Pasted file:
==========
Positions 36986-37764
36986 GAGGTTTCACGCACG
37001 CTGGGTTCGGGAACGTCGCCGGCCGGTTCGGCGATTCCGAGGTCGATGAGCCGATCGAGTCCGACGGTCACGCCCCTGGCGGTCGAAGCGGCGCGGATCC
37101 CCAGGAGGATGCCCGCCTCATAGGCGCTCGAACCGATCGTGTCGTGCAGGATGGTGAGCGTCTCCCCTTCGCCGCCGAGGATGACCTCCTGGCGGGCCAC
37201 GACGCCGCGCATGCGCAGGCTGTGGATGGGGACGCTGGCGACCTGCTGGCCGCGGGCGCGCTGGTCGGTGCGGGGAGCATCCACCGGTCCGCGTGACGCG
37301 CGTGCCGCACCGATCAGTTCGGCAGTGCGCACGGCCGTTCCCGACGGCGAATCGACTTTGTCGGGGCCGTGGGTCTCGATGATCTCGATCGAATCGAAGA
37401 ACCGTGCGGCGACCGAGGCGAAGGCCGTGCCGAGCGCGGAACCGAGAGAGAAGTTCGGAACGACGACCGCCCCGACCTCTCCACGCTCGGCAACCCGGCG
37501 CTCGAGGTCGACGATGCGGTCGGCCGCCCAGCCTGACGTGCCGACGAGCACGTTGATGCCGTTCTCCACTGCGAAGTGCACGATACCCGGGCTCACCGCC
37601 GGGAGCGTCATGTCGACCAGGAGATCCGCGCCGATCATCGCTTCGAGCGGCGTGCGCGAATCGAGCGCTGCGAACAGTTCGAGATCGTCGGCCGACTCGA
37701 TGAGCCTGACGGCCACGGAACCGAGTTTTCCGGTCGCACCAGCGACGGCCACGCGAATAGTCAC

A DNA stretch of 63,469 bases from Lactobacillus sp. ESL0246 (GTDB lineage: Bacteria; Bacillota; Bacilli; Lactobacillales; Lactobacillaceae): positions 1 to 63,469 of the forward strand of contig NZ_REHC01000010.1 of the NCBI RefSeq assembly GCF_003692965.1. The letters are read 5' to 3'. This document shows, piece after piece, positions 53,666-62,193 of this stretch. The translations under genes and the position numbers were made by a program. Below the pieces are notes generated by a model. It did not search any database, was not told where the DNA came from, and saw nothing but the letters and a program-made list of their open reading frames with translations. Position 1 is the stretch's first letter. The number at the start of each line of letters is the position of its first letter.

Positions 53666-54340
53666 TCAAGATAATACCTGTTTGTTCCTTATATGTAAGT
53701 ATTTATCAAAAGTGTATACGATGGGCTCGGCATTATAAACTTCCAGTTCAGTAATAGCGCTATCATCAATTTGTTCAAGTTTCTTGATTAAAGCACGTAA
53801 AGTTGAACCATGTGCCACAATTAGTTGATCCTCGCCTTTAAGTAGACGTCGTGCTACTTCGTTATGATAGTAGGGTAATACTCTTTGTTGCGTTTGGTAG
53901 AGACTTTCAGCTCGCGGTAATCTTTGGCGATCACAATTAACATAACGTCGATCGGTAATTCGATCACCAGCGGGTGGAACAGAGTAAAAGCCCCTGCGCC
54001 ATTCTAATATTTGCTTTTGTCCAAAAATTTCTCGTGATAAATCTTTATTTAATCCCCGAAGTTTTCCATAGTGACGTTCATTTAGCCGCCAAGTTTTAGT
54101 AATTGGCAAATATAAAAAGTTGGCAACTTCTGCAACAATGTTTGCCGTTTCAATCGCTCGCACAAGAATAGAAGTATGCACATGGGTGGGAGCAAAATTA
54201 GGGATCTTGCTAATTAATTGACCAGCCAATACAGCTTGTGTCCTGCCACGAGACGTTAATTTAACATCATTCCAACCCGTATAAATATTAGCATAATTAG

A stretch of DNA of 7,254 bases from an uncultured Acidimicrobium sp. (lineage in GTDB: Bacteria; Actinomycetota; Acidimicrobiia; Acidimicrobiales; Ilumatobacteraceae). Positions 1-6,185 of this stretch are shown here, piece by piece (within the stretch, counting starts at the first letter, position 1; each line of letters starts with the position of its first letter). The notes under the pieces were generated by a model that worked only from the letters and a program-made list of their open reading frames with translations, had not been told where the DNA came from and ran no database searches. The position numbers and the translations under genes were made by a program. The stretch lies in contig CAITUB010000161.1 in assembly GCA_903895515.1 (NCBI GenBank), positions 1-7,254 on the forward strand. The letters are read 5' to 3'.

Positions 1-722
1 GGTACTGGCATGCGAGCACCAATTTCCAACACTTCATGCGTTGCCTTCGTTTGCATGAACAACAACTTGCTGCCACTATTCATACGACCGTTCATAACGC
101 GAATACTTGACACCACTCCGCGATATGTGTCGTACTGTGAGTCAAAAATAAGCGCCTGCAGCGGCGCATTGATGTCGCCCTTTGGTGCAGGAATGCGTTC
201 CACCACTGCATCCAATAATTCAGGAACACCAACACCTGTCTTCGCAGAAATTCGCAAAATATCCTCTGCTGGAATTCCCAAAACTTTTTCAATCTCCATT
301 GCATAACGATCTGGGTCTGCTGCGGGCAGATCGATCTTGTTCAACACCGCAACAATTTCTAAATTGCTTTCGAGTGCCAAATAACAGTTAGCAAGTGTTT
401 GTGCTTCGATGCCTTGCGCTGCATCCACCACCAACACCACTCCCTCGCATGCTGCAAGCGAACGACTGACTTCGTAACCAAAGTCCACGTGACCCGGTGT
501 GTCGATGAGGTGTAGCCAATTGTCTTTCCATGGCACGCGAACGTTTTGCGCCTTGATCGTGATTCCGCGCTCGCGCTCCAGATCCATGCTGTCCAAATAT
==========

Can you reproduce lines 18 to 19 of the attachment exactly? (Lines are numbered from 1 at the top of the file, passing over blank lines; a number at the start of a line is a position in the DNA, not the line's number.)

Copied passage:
54101 AATTGGCAAATATAAAAAGTTGGCAACTTCTGCAACAATGTTTGCCGTTTCAATCGCTCGCACAAGAATAGAAGTATGCACATGGGTGGGAGCAAAATTA
54201 GGGATCTTGCTAATTAATTGACCAGCCAATACAGCTTGTGTCCTGCCACGAGACGTTAATTTAACATCATTCCAACCCGTATAAATATTAGCATAATTAG